“Critics will say, yes, but those issues do not rise to level of abortion, the most important issue, and, besides, Casey is pro-life. But what of Casey’s pro-life credentials?
“Last week on Meet the Press, Casey said that he supports over-the-counter sales of the ‘Plan B’ pill, because ‘It is contraception, and I support it.’
“Host Tim Russert followed up by asking Casey if he believed that life begins at conception, and Casey answered that he does.
“Russert then asked him the next logical question: if an egg is fertilized would Casey call its destruction contraception or abortion? Backed into a corner, Casey called it contraception.
“Leaving aside Casey’s enthusiastic support for contraception for a moment — in itself a matter of dissent from Catholic teaching — even the ‘Plan B’ manufacturer freely acknowledges that in addition to being a contraceptive, the pill also prevents fertilized eggs from implanting in the womb. Such a situation would, as Russert’s question implied, be an abortion.
“So, in other words, Bob Casey believes life begins at conception, but supports the sale, without a prescription, of a pill that could end a young life. This is in addition to his support for public funding for contraceptives, including presumably abortifacients.
“Is Bob Casey’s record on life issues better than many Democrats and Republicans already in office? Yes, it is. To be fair, Casey supports a human-cloning ban and opposes public funding of abortions and attempts to weaken Pennsylvania’s abortion laws.
“But that’s for voters to weigh in the imperfect world of politics. A university — and a Catholic university, no less — should be above political gamesmanship on moral concerns, especially matters of life and death.
“That’s the point. Catholic colleges and universities have a higher burden to meet than other institutions (or at least they should have) when it comes to providing a forum for speakers, especially when the topic is ‘America’s Moral Compass.’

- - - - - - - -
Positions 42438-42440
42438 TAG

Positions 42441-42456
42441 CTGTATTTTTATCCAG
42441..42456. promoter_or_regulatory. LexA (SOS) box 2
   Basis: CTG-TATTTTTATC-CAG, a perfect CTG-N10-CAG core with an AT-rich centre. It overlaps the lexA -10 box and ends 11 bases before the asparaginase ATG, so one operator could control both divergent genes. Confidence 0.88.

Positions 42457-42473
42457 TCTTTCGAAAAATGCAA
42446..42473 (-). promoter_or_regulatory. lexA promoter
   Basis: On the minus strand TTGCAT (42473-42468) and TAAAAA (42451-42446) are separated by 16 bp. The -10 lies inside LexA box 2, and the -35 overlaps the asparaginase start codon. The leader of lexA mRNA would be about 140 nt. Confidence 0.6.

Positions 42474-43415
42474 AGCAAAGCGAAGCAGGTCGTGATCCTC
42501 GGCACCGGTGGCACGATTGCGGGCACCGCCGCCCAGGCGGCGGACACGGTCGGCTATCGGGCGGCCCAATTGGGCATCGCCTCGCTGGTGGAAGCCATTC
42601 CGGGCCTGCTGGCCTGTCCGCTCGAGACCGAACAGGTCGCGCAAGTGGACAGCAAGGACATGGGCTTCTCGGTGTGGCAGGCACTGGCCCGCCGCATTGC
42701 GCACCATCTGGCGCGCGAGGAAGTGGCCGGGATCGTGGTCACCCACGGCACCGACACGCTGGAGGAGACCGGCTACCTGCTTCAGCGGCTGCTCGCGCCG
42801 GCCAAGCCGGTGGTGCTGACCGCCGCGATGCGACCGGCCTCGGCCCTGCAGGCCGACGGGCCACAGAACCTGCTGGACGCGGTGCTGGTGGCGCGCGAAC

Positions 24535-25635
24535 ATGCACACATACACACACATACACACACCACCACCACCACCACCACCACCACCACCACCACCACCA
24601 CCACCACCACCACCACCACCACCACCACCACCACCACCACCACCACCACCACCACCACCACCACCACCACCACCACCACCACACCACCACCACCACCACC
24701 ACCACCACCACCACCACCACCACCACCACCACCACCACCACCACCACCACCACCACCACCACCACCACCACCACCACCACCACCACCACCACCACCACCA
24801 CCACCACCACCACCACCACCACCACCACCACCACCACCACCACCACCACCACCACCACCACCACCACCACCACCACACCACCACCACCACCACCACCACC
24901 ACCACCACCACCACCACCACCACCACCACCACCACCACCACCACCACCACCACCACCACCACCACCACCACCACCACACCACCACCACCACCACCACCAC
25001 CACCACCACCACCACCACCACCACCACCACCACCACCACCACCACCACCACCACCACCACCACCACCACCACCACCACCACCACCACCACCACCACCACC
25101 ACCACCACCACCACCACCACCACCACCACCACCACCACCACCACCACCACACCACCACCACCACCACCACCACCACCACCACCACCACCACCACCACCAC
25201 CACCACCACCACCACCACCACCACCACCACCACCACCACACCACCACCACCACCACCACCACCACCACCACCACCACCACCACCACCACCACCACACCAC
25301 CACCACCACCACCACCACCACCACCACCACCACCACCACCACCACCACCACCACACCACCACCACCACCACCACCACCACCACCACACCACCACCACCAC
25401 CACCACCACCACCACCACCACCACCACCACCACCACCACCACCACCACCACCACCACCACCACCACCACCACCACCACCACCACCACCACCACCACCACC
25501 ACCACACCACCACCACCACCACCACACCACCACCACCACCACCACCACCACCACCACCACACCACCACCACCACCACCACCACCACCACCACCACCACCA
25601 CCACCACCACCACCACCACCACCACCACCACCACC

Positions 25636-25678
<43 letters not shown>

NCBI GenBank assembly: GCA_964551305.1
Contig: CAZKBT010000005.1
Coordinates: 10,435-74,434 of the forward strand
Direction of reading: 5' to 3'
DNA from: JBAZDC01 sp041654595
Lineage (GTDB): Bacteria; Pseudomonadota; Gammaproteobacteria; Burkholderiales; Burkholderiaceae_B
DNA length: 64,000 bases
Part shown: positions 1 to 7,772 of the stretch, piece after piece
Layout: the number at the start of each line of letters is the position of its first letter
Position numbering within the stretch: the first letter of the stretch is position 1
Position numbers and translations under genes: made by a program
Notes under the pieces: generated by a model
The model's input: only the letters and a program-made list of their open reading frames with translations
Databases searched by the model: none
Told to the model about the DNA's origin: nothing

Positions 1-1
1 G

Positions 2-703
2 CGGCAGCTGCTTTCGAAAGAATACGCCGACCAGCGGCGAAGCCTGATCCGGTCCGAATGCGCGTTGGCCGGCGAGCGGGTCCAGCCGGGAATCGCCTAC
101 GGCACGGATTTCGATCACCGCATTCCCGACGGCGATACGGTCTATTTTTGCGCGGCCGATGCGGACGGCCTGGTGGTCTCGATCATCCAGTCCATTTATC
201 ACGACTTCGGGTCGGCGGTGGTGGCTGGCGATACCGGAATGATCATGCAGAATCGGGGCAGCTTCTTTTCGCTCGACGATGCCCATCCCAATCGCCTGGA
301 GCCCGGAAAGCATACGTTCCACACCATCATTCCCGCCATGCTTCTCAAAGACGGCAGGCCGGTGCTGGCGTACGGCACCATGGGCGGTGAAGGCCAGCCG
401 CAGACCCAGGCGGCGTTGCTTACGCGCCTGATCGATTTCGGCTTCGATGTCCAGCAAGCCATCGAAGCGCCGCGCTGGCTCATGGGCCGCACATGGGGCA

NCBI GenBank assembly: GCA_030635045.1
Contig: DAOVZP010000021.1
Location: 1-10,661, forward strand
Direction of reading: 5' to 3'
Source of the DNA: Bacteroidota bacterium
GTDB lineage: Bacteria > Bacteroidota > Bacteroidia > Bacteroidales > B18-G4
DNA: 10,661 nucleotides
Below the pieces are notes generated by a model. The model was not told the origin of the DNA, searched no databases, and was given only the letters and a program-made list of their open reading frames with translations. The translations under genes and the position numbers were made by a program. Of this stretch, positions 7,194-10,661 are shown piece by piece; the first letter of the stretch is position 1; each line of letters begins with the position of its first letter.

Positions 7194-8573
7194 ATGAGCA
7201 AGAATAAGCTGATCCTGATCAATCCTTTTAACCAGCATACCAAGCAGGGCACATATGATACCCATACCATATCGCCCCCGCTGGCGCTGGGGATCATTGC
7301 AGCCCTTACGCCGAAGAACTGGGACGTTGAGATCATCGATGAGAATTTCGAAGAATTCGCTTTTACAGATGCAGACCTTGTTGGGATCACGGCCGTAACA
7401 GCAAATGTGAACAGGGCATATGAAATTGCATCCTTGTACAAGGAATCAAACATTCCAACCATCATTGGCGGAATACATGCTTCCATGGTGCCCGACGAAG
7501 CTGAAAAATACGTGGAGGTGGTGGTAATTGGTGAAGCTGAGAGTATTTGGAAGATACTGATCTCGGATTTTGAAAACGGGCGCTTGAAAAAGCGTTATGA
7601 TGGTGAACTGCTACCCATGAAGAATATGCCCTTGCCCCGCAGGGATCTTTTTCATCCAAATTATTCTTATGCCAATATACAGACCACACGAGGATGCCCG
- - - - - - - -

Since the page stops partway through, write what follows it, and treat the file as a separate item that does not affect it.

“In this case, the evidence is overwhelming that Bob Casey, as a public Catholic who openly dissents from fundamental Church teachings, does not meet the test.”
Mr. Reilly is absolutely right about Mr. Casey: “his public positions on a number of issues should disqualify him from giving a talk on morality and leadership at a Catholic school.
Mr. Russert made clear what is Mr. Casey's priority: winning votes, not protecting innocent life.
For a Catholic (or anyone who puts principle above expediency and loathes hypocrisy), choosing between Senator Santorum and Mr. Casey is a no-brainer.
Michael J. Gaynor
Biography - Michael J. Gaynor
Michael J. Gaynor has been practicing law in New York since 1973. A former partner at Fulton, Duncombe & Rowe and Gaynor & Bass, he is a solo practitioner admitted to practice in New York state and federal courts and an Association of the Bar of the City of New York member.
Gaynor graduated magna cum laude, with Honors in Social Science, from Hofstra University's New College, and received his J.D. degree from St. John's Law School, where he won the American Jurisprudence Award in Evidence and served as an editor of the Law Review and the St. Thomas More Institute for Legal Research. He wrote on the Pentagon Papers case for the Review and obscenity law for The Catholic Lawyer and edited the Law Review's commentary on significant developments in New York law.
The day after graduating, Gaynor joined the Fulton firm, where he focused on litigation and corporate law. In 1997 Gaynor and Emily Bass formed Gaynor & Bass and then conducted a general legal practice, emphasizing litigation, and represented corporations, individuals and a New York City labor union. Notably, Gaynor & Bass prevailed in the Second Circuit in a seminal copyright infringement case, Tasini v. New York Times, against newspaper and magazine publishers and Lexis-Nexis. The U.S. Supreme Court affirmed, 7 to 2, holding that the copyrights of freelance writers had been infringed when their work was put online without permission or compensation.
Gaynor currently contributes regularly to www.MichNews.com, www.RenewAmerica.com, www.WebCommentary.com, www.PostChronicle.com and www.therealitycheck.org and has contributed to many other websites. He has written extensively on political and religious issues, notably the Terry Schiavo case, the Duke "no rape" case, ACORN and canon law, and appeared as a guest on television and radio. He was acknowledged in Until Proven Innocent, by Stuart Taylor and KC Johnson, and Culture of Corruption, by Michelle Malkin. He appeared on "Your World With Cavuto" to promote an eBay boycott that he initiated and "The World Over With Raymond Arroyo" (EWTN) to discuss the legal implications of the Schiavo case. On October 22, 2008, Gaynor was the first to report that The New York Times had killed an Obama/ACORN expose on which a Times reporter had been working with ACORN whistleblower Anita MonCrief.
Gaynor's email address is email@example.com.